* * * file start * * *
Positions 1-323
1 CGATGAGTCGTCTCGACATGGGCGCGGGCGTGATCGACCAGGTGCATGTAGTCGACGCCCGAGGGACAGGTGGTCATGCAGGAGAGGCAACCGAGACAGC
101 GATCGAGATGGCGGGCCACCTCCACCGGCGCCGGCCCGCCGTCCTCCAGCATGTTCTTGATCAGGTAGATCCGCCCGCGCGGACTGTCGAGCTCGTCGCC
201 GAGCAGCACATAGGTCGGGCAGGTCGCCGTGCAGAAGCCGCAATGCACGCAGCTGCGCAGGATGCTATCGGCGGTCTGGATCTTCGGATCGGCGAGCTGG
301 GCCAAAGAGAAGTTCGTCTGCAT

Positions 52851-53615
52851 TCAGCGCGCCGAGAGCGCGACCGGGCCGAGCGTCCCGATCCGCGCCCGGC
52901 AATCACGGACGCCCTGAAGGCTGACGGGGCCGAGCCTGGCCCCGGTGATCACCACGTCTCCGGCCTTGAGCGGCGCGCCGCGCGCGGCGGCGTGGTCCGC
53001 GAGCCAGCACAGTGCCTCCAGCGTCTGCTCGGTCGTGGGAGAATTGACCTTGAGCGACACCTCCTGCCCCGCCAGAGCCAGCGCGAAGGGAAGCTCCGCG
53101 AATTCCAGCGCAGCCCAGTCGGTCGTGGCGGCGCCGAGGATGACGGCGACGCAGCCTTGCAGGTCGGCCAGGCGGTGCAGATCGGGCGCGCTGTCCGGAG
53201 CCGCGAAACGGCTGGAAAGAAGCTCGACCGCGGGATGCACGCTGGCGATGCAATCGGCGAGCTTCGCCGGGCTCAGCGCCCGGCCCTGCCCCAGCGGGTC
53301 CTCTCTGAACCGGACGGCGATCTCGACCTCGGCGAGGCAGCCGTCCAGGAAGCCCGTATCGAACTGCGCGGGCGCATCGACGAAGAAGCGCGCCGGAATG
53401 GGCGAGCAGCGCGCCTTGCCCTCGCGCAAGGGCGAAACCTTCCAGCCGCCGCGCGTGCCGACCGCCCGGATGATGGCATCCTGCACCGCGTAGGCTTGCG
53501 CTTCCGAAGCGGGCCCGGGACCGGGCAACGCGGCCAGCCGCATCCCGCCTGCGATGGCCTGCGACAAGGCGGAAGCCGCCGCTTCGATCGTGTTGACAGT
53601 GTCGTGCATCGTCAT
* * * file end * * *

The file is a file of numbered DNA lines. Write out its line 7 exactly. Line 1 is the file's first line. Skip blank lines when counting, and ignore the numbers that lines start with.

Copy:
52851 TCAGCGCGCCGAGAGCGCGACCGGGCCGAGCGTCCCGATCCGCGCCCGGC